I've followed water stocks for five years now, starting before any water-focused funds or ETFs were available. Water is considered by some to be the "ultimate" commodity, since we literally cannot live without it, and there is a limited supply in the world. Some of the largest global players in water are European conglomerates like Veolia (VE). In the US, a handful of water stocks and utilities can be identified, such as ITT Corp (ITT) and Aqua America (WTR). Together, these water companies can be thought of as plays in commodities, utilities, or infrastructure.
The first water ETF was launched in late 2005. The PowerShares Water Resources Fund (PHO) was joined in mid-2007 by three more water ETFs: PowerShares Global Water (PIO), Claymore S&P Global Water (CGW) and First Trust ISE Water (FIW). Each is based on a different sector index so each offers unique stock and sector weightings. Recent new water indices may result in additional water ETFs soon (see article here).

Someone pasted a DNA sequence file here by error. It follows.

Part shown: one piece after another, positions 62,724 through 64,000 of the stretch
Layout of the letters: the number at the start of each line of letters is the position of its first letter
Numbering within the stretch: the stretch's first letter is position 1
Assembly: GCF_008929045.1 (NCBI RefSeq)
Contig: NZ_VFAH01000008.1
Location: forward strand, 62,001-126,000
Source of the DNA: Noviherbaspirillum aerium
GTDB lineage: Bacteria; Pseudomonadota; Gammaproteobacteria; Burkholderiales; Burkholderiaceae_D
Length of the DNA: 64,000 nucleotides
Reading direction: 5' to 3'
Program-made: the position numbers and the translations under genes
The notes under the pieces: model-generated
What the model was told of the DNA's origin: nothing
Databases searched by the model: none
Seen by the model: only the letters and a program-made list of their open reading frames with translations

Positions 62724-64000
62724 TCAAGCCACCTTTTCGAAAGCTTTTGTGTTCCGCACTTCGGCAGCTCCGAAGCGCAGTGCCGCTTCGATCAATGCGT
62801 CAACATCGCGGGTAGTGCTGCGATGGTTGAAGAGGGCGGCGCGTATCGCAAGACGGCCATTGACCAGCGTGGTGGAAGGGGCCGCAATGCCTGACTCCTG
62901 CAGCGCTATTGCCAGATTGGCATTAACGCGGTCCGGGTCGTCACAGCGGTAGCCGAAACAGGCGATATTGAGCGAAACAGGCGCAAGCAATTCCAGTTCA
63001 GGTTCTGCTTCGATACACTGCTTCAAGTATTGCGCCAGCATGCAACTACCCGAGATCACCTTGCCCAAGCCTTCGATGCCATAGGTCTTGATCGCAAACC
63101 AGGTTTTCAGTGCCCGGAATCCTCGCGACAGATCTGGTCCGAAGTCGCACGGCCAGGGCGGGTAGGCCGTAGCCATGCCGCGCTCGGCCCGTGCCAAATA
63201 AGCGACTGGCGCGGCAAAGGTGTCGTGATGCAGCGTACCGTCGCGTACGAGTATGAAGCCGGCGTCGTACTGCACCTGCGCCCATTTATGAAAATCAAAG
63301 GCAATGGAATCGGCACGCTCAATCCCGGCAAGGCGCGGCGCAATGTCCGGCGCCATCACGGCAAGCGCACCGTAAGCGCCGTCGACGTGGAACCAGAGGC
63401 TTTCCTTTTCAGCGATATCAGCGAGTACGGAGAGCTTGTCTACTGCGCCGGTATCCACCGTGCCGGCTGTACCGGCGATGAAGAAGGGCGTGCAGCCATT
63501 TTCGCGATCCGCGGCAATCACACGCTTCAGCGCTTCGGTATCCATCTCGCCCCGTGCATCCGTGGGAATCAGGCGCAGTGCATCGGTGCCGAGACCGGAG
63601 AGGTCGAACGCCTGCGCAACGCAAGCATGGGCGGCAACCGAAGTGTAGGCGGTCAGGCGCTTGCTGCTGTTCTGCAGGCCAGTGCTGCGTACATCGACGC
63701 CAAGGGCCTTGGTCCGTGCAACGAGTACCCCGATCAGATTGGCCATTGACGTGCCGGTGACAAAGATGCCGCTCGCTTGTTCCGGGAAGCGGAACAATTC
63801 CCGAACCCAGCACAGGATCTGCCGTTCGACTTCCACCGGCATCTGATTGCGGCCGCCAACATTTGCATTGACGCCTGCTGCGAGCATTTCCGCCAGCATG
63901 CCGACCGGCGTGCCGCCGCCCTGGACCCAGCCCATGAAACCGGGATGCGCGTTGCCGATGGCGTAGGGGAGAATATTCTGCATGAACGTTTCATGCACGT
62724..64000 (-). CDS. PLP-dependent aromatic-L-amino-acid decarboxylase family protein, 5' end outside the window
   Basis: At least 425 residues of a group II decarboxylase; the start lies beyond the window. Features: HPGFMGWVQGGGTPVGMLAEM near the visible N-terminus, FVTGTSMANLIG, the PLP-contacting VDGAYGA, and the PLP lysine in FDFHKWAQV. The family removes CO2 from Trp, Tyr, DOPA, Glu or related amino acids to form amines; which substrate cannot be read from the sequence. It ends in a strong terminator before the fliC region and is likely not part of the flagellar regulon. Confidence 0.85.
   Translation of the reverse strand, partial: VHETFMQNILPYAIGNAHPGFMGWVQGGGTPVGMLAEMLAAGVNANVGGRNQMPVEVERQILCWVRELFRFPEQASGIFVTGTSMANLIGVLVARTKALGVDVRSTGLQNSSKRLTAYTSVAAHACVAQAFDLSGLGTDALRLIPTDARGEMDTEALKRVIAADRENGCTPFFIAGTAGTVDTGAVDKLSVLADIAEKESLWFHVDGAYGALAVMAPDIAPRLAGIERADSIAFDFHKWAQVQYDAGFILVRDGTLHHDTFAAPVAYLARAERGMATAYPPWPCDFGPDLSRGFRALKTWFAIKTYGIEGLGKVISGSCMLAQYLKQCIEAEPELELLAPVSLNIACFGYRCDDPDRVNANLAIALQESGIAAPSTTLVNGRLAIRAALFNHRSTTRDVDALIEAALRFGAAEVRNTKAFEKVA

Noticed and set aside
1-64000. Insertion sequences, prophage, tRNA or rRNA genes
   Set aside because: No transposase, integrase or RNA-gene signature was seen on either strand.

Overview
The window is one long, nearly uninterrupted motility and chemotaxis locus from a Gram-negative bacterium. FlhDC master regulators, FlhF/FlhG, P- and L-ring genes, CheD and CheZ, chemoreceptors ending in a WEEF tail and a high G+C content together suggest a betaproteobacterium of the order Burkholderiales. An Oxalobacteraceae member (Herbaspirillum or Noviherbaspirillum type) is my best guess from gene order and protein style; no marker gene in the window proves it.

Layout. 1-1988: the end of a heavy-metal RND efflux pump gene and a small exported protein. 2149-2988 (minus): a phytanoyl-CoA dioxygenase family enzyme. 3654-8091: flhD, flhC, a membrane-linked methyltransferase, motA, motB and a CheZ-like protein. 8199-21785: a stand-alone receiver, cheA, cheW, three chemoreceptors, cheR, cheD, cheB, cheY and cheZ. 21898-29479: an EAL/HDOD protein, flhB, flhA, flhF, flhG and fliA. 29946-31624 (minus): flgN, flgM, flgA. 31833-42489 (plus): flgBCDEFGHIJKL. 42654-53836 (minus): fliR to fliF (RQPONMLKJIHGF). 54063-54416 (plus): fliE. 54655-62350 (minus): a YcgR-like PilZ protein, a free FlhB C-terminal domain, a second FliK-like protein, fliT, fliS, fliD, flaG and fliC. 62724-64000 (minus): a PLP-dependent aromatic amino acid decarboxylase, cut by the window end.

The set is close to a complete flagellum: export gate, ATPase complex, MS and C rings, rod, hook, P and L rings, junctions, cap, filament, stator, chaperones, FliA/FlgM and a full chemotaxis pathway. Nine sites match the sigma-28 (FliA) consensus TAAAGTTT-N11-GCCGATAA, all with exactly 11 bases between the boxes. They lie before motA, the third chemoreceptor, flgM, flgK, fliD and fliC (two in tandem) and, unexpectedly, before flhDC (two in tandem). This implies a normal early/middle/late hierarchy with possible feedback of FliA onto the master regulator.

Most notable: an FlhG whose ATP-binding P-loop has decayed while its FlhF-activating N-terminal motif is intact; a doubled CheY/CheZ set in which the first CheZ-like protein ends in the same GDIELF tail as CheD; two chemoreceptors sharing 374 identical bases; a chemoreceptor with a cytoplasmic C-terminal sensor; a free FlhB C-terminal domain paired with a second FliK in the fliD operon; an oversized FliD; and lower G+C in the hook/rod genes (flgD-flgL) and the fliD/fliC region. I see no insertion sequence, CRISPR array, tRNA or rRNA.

All four of these funds suffered with the markets as a whole from August through November 2008. The funds focusing on US companies (PHO and FIW) have held up a bit better than the global funds, partly due to the anticipation for a favorable infrastructure policy in the next administration and partly due to the relatively poorer performance of overseas markets this year. All have similar P/Es in the range of 12-13, and CGW has the highest distribution yield, at 8.77% on 12/31/08.
12-month price chart of ETFs mentioned (click to enlarge):
PHO is the most widely held of the group, but I have held CGW since its inception, believing it to be the best global play. The biggest blue-chip global firms should benefit the most longer-term, as they are called on to manage the huge government-funded engineering projects in Asia, as well as in Europe and the US.
Disclosure: Author holds a long position in CGW